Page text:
When you need a business auto policy, what’s the difference between personal and commercial policies, and other things to consider
Auto insurance isn’t just for your personal vehicle – companies need car insurance for the same reasons. Whether you need business car insurance or fleet car insurance, the need is the same – coverage for company cars.
There are more applications to business car insurance that may not be readily apparent. Indeed commercial car insurance may be ideal for just one person.
When to Cover Business Vehicles
The most important thing to understand about business car insurance is when you need it. If you’re an employee somewhere and use your car to drive to work, a standard personal auto insurance policy works just fine. You’re in the clear.
However, if you’re self-employed or you’re an independent contractor and use your car for business purposes, a personal policy doesn’t adequately cover you. In these cases a commercial policy is the way to go.
The main reason insurance companies make a distinction between personal and commercial auto insurance is because vehicles used for commercial purposes tend to be driven more than vehicles intended for personal use. In many cases, they’re driven a lot more.
Since they’re on the road more, insurance companies want to insure for the extra risk. Even many insurance agents who are self-employed have commercial policies on their own vehicles. Rest assured, experienced agents or brokers are familiar with business auto policies.
Differences Between Business and Personal Policies
On the surface there isn’t that much difference between a commercial auto policy and a personal auto policy. Both have liability limits, uninsured and underinsured coverage, medical payments coverage (unless you’re in a “no-fault” state), and optional collision and comprehensive coverage.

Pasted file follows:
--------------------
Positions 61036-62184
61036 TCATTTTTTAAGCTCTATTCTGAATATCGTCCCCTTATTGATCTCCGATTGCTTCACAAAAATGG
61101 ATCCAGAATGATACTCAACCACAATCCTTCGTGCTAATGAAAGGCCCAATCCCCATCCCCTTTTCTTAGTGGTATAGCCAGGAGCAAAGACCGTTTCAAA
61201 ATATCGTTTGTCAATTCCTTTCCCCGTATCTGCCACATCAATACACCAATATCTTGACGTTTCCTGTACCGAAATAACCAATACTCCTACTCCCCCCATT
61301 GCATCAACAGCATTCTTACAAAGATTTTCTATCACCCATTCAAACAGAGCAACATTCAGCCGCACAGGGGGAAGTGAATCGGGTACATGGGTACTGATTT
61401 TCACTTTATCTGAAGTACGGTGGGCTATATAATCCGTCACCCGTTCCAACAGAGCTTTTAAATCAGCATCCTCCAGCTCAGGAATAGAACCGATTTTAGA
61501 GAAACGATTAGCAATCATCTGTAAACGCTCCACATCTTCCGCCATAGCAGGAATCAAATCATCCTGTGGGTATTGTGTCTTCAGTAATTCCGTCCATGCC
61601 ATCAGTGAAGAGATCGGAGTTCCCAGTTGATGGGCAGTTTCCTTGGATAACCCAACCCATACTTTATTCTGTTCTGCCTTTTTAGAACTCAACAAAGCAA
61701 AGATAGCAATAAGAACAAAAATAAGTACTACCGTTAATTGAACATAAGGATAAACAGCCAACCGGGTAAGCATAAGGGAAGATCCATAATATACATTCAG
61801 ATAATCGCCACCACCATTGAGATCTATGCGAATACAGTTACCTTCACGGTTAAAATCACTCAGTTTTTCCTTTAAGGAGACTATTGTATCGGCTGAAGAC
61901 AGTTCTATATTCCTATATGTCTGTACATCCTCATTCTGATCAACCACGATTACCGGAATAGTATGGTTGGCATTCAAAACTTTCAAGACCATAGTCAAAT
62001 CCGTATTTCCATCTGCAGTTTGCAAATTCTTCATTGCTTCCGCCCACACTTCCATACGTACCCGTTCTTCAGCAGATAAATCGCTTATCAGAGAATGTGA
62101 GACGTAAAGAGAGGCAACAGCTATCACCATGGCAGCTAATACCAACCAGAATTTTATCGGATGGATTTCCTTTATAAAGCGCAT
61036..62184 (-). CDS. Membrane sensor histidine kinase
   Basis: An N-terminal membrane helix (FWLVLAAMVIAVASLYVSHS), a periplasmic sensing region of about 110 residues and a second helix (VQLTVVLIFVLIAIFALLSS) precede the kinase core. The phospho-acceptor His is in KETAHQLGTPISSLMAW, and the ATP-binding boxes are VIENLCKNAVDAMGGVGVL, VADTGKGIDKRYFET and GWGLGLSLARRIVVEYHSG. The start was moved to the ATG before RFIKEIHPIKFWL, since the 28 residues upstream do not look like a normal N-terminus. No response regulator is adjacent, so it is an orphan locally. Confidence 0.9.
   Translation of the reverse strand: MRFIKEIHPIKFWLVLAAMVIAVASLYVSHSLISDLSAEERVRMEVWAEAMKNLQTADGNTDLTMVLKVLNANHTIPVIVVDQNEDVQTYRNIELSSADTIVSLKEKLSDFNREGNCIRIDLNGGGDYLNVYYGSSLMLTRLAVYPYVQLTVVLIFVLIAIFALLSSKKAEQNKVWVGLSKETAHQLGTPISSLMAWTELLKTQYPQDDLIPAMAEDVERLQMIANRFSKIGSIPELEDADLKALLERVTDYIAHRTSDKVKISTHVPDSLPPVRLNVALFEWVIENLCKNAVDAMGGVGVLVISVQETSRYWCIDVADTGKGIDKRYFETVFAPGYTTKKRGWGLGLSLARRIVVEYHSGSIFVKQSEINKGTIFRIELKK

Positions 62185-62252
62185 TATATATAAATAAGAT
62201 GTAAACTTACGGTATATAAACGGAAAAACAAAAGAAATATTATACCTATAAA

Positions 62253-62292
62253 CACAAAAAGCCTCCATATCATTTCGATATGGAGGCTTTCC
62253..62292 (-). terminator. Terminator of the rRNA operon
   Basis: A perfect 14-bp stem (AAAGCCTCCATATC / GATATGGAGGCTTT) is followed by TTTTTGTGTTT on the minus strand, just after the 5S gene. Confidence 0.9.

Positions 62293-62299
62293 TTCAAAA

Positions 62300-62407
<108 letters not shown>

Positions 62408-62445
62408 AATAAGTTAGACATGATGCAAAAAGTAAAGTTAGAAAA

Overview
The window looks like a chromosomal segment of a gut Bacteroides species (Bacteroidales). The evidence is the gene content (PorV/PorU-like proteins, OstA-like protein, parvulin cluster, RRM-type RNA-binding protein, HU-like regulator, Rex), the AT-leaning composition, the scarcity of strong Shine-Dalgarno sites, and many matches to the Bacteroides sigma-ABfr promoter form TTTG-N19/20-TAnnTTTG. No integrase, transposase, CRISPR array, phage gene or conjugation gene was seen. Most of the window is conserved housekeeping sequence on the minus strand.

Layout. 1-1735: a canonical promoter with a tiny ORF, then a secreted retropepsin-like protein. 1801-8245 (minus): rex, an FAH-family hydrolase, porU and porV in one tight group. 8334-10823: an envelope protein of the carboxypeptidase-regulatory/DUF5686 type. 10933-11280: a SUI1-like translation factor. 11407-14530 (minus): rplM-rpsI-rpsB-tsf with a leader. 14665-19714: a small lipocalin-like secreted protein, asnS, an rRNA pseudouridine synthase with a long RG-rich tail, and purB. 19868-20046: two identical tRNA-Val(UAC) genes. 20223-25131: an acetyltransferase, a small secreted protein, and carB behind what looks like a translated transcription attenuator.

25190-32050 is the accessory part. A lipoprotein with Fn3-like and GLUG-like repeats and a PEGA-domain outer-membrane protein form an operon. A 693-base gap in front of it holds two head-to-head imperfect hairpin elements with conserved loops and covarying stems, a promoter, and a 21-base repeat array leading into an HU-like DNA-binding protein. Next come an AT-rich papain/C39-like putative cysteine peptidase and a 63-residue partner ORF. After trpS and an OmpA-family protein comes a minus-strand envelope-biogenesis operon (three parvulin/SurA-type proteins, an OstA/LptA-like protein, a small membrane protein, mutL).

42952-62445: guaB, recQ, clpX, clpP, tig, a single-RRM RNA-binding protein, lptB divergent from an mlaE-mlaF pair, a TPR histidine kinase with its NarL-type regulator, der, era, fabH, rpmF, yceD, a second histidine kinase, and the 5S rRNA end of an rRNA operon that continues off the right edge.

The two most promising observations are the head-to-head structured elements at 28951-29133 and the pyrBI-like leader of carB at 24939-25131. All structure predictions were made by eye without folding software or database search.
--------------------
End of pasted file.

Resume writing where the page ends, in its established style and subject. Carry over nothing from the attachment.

However there are some important differences between business auto insurance and personal auto insurance. For one, commercial insurance policies require a set list of drivers. Personal policies require this too, but they often provide coverage in an accident in which someone not on the policy is driving (this is called “non-owned” coverage).
Not so with commercial policies. You’re either on or you’re not. If you’re not, you’re not covered.
Commercial auto policies also tend to be a bit more on the no-frills side, offering fewer options than its personal counterparts. Commercial policies often offer higher deductibles for full coverage. While most personal auto insurance policies don’t offer comprehensive or collision deductibles over $1,000, deductibles of $5,000 or even higher may be available on commercial auto policies. Also, many commercial insurance policies will not take drivers under 25 or over 74 at all, regardless of driving history.
Other Items Related to Business Auto Insurance
Ironically, assuming they meet the minimum requirements, drivers on commercial policies tend to go through less underwriting than drivers on personal policies. This is despite the increased mileage associated with commercial autos. While there are differences between insurance companies, many insurers find that drivers on commercial polices tend to be safer overall then drivers on personal auto policies.
One final item related to your driver license: unless the insured vehicle has a gross vehicle weight (GVW) of more than 26,000 pounds or is designed to carry 16 or more passengers, a CDL or other type of commercial license isn’t usually needed for commercial insurance. Therefore if you need a commercial policy to cover a car or even a light delivery van or truck, your standard driver’s license will suffice.